Cities of aristocrats and bureaucrats : the development of medieval Chinese cityscapes /
Heng Chye Kiang.
Honolulu : University of Hawaiʻi Press, c1999.
xviii, 240 p. : ill., maps ; 26 cm.
0824819829 (alk. paper)
More Details
Honolulu : University of Hawaiʻi Press, c1999.
0824819829 (alk. paper)
catalogue key
Includes bibliographical references (p. 210-223) and index.
A Look Inside
Full Text Reviews
Appeared in Choice on 2000-09-01:
Heng analyzes the abandonment of the carefully planned, strictly controlled administrative city that reached its height in the Tang Dynasty capital, Chang'an (modern Xian), and its replacement in the 11th century by the open city as exemplified by the capitals of the northern and southern Song. The old capital was divided into walled wards, with nightly curfew and commerce confined to designated markets; the open capital, though still the site of government, was commerce-driven, with bustling streets and a lively night life. Changes in the appearance of the city and in city life went hand in hand. Heng (School of Architecture, National Univ. of Singapore) provides a sound account of the underlying social/political changes from aristocracy to bureaucracy (hence the title), but the real strength of this exceptionally well illustrated book is its wealth of valuable detail based on wide reading of primary and secondary sources. Students of the history of the city in China and elsewhere will find it a most valuable resource. Suitable for upper-division undergraduates and above. C. Schirokauer; Columbia University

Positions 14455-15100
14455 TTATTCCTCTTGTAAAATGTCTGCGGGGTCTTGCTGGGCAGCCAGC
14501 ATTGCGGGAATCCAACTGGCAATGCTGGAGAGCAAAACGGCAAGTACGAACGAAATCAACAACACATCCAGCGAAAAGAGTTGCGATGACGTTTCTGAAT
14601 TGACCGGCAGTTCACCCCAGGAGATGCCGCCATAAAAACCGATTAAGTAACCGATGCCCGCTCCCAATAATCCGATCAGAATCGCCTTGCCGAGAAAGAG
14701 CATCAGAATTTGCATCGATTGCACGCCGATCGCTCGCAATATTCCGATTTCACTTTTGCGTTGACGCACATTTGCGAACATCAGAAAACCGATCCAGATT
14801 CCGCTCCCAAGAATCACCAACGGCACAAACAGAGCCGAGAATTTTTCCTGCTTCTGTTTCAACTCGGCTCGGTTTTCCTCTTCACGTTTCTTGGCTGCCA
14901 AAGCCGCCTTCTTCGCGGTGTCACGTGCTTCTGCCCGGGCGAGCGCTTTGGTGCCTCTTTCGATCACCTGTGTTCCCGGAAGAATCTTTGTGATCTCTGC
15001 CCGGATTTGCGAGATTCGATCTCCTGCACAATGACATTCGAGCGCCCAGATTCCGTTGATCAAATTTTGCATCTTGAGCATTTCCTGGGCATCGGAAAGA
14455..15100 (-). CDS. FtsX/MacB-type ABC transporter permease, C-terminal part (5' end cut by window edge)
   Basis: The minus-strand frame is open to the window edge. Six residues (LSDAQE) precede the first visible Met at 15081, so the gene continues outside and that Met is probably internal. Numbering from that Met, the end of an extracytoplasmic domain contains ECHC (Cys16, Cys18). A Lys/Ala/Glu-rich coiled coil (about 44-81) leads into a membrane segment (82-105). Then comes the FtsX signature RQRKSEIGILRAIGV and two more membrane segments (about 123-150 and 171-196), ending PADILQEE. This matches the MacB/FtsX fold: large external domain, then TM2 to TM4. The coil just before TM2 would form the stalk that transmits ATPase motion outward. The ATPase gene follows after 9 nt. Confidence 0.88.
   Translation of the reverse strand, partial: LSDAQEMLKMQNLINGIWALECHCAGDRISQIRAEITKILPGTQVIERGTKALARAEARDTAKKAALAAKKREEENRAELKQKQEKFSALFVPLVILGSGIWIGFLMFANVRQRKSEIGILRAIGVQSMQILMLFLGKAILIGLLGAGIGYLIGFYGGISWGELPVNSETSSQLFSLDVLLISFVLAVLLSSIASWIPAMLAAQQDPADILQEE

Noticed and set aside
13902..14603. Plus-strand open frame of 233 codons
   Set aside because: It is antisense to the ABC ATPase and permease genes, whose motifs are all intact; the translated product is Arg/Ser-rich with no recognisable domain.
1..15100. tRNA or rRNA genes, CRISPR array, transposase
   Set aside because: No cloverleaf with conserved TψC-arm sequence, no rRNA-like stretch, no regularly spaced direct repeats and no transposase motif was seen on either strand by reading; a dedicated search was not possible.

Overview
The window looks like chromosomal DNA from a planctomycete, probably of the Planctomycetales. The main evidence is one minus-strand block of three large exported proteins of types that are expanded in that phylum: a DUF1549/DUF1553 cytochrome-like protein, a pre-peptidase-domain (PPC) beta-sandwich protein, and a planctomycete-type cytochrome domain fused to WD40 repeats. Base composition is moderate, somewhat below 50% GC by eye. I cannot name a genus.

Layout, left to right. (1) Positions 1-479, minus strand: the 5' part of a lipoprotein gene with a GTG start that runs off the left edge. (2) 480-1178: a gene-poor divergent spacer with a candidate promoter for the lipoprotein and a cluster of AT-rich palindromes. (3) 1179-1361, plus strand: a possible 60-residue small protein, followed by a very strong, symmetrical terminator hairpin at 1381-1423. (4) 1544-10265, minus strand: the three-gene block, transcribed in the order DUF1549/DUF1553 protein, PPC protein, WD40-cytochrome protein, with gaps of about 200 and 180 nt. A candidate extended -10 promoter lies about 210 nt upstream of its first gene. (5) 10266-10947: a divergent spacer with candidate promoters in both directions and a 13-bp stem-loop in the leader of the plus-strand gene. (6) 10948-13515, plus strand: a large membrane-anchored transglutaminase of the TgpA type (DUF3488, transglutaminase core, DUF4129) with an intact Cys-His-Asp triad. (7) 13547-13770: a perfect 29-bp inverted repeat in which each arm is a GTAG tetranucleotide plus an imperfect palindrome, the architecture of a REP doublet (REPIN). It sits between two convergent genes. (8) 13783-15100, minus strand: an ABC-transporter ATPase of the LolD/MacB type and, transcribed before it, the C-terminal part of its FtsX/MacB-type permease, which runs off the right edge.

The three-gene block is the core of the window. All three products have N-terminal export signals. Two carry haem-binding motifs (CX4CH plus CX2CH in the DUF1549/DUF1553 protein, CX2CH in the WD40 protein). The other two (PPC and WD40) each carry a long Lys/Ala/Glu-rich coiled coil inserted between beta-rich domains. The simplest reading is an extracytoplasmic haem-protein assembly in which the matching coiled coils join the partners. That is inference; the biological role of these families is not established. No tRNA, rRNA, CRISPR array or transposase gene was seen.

This item was reviewed in:
Choice, September 2000
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Main Description
Describes and examines the structures of the capital cities and major urban centers from the Sui to the Northern Song period. It also provides an in-depth account of the process of transformation from the curfew controlled city of the Tang period to the open city of the Song.
Unpaid Annotation
"This book provides an in-depth account of the process of transformation from the curfewed city of the Tang period to the open city of the Song. It analyses the multi-dimensional factors that gradually led to the development of an urban culture which in turn helped cement the trend towards the open city with its irregular layout and distinct urban tissue and silhouette."--BOOK JACKET.
Table of Contents
List of Selected Dynasties and Rulers
Dynasty Periods of Ancient China
The Tang City
The Transition
Attempted Return To Urban Control
The Song Cityscape
The Open City
A New Urban Paradigm
Selected Bibliography
Western Languages
Chinese and Japanese Languages
Table of Contents provided by Blackwell. All Rights Reserved.

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